JERUSALEM (AP) -- U.S. and Israeli officials on Wednesday slammed remarks by the Palestinian president about the causes of 20th century anti-Semitism in Europe.
In rambling remarks that were part of a lengthy speech to the PLO parliament on Monday, Palestinian President Mahmoud Abbas said it was the Jews' "social function," including money-lending, that caused animosity toward them in Europe, citing what he said were books by Jewish authors. He also portrayed the creation of Israel as a European colonial project, saying "history tells us there is no basis for the Jewish homeland."
On Wednesday, the U.S. ambassador to Israel, as well as Israel's prime minister, lashed out at Abbas over his remarks.
"Abu Mazen has reached a new low," Ambassador David Friedman tweeted early Wednesday, referring to Abbas by his nickname. "To all those who think Israel is the reason that we don't have peace, think again."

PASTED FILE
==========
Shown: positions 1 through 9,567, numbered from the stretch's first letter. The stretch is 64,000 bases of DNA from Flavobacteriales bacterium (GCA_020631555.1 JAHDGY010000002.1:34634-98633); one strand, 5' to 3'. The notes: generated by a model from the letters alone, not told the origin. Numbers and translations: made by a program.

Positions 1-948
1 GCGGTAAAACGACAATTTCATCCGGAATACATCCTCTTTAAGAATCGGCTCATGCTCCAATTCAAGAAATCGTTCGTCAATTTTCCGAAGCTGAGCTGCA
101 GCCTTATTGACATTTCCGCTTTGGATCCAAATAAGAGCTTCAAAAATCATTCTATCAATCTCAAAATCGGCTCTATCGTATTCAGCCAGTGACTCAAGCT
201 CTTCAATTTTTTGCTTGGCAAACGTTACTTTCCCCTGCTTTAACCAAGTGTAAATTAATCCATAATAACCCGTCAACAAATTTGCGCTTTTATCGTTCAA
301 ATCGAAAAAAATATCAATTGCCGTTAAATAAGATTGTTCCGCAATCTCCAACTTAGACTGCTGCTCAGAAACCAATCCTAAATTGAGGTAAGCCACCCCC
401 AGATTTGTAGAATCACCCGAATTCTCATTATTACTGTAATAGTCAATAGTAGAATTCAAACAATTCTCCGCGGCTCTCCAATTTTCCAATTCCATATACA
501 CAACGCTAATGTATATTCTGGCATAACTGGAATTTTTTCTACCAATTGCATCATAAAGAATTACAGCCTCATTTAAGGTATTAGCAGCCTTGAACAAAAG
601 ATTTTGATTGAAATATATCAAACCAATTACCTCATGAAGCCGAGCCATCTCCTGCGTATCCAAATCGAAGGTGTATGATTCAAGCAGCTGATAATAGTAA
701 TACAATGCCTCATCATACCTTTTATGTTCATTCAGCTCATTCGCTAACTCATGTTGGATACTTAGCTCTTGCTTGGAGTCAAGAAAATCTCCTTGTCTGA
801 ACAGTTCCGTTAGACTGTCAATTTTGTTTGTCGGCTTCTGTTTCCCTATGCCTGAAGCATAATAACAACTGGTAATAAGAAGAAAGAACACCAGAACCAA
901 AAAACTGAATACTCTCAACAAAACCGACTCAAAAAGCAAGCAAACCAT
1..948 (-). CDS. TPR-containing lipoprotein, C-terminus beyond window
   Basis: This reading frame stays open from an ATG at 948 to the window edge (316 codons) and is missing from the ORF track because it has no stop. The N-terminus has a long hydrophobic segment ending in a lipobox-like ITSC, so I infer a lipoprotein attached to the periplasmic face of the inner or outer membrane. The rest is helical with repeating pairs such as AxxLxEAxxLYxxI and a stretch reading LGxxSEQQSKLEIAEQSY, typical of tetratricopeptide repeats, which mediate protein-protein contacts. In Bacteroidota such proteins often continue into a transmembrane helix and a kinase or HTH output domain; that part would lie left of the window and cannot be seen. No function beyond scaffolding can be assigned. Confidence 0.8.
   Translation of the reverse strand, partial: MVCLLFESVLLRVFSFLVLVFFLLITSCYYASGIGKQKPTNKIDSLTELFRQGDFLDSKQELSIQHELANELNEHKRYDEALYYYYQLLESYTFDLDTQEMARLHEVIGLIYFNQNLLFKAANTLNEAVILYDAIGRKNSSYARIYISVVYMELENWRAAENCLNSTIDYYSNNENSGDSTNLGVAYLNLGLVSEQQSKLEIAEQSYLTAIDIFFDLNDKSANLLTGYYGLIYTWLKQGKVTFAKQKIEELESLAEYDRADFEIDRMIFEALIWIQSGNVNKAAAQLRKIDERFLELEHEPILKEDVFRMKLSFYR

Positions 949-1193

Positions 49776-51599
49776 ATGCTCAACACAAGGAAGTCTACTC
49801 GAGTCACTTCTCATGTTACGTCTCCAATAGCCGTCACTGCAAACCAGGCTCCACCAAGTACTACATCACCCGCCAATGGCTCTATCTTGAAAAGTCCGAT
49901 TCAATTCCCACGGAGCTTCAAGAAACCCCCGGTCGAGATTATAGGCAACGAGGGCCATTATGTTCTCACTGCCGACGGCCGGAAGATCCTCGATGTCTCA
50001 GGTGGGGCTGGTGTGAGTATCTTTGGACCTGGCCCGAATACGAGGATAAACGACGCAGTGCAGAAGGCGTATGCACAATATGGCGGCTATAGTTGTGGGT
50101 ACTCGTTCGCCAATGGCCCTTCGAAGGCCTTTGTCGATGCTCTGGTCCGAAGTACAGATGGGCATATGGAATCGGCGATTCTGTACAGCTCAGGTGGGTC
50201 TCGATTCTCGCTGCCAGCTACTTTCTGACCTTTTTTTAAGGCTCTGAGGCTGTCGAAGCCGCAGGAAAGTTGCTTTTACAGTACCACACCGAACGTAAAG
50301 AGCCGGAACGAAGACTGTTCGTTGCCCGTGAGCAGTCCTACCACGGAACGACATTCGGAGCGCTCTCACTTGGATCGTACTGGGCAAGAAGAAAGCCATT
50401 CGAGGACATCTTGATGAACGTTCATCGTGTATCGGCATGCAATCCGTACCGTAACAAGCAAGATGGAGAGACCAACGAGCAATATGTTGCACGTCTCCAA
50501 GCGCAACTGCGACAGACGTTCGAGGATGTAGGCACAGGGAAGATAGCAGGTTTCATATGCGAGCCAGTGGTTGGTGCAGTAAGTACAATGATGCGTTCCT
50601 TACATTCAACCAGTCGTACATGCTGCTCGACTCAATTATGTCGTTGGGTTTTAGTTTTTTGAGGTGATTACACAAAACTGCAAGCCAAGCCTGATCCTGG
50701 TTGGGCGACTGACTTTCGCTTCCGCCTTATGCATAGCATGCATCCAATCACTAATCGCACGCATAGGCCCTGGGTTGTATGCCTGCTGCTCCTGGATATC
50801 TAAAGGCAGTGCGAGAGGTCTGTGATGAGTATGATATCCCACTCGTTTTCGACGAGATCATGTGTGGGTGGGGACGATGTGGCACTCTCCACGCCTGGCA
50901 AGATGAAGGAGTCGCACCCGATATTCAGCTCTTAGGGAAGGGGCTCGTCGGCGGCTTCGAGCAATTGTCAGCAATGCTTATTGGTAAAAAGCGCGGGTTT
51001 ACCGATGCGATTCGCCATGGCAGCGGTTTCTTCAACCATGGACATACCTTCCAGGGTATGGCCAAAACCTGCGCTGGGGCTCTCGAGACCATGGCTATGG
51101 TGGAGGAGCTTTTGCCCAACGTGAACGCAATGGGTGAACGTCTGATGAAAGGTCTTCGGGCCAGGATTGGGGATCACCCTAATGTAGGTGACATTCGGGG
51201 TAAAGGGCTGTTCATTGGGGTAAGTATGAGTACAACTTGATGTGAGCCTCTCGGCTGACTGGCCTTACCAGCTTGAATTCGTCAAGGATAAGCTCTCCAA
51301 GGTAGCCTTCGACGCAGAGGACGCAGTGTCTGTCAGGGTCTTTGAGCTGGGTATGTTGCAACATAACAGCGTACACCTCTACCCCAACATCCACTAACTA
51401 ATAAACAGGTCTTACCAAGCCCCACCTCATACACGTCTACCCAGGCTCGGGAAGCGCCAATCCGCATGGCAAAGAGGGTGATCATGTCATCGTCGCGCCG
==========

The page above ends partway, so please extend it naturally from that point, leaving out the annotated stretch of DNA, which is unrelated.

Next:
President Donald Trump's special envoy for international negotiations Jason Greenblatt also responded to the remarks, calling them "very distressing and terribly disheartening."
The rhetoric reflects the escalating tensions between the Palestinians and the Trump administration. Ties have been strained since Trump recognized Jerusalem as Israel's capital last year, prompting the Palestinians to suspend contacts with the administration. Friedman and Abbas have sparred before. In March, Abbas called Friedman a "son of a dog" in an angry rant. Friedman suggested the remark was anti-Semitic.
In a statement, Israeli Prime Minister Benjamin Netanyahu said the remarks were "the pinnacle of ignorance" and that the Palestinian leader was "again reciting the most disgraceful anti-Semitic slogans."
Abbas' office declined to comment.